Considerations for Developing Effective Groundwater Recharge Policies

Derrik Williams gave this talk to Groundwater Association of California’s San Francisco Branch meeting June 17, 2013.

Mapping and quantifying natural groundwater recharge is arguably one of the most important factors in successful groundwater management. Unfortunately, recharge is often very difficult to measure directly. Recharge estimates are therefore often based on assumptions: some which are valid and some which are questionable. These assumptions can lead to, and have led to, land use policies that can be counterproductive to groundwater managers. A clear discussion of recharge mechanisms, physical factors limiting recharge, groundwater quality impacts from recharge, and ecological/habitat impacts from enhancing recharge must precede any land use decisions.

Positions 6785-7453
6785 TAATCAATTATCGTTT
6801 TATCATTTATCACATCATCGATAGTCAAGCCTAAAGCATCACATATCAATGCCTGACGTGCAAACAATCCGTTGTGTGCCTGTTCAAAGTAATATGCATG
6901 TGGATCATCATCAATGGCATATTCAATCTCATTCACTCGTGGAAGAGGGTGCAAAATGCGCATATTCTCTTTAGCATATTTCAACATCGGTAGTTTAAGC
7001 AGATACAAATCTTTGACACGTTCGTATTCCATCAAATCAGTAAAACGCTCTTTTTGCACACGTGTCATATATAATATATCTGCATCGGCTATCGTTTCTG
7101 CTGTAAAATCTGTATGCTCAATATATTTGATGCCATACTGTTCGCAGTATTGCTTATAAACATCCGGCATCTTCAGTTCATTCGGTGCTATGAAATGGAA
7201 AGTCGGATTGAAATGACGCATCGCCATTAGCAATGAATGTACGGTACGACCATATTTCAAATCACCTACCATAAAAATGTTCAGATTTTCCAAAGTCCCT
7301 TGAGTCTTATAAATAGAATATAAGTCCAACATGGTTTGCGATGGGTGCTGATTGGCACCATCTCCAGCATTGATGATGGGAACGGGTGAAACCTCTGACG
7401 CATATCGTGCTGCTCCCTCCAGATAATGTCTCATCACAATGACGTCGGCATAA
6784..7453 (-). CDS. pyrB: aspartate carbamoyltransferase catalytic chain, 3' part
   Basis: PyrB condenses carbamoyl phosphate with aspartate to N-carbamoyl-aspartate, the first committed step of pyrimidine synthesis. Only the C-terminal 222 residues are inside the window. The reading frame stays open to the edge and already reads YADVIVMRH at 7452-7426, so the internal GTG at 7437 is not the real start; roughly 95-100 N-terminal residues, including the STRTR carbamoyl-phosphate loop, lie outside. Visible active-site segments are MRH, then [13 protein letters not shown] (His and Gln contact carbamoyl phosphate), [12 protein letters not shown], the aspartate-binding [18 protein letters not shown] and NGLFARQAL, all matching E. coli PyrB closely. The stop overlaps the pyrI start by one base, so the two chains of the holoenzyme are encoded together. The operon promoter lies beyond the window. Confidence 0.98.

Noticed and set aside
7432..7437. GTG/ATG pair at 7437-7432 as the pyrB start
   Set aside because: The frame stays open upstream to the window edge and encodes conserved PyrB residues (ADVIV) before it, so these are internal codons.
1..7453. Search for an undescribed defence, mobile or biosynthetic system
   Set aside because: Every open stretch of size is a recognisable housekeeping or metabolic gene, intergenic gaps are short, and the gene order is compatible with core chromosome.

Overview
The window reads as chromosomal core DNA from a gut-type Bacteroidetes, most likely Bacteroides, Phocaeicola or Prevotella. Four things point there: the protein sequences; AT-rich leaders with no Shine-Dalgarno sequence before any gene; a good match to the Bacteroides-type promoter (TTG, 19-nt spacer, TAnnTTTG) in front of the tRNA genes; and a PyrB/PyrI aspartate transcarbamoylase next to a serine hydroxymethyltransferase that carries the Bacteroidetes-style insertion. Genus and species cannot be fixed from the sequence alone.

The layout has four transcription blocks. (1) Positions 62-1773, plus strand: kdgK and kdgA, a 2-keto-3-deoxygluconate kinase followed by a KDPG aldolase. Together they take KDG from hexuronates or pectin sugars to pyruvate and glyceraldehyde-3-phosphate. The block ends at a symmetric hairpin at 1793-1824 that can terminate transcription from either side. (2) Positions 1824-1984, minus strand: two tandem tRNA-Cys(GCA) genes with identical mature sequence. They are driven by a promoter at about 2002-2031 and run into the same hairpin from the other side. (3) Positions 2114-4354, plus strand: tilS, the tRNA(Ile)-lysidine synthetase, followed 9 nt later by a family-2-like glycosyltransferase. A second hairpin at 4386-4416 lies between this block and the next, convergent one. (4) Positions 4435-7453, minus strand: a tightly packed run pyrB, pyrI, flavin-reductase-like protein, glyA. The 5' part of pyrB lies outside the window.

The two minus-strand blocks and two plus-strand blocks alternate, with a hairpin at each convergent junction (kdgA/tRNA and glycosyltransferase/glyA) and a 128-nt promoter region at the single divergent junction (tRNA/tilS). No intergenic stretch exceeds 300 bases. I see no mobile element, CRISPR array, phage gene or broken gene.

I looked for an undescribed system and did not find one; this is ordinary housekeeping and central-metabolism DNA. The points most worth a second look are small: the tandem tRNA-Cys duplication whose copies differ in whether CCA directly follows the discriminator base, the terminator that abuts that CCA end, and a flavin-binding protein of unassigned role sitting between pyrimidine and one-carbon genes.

Because groundwater recharge is often viewed in the context of providing urban supplies, we will focus on recharge in urban areas – and land use policies that can enhance this recharge. This talk reviews the current understanding of the influences of urbanization on groundwater recharge from both a quantity and quality perspective. We will compare what is known about recharge with existing policies and recently passed legislation requiring mapping of recharge zones. Based on our understanding of recharge mechanisms, we can outline what hydrogeologists should consider when negotiating with land use planners, and how they should be influencing land use policy.

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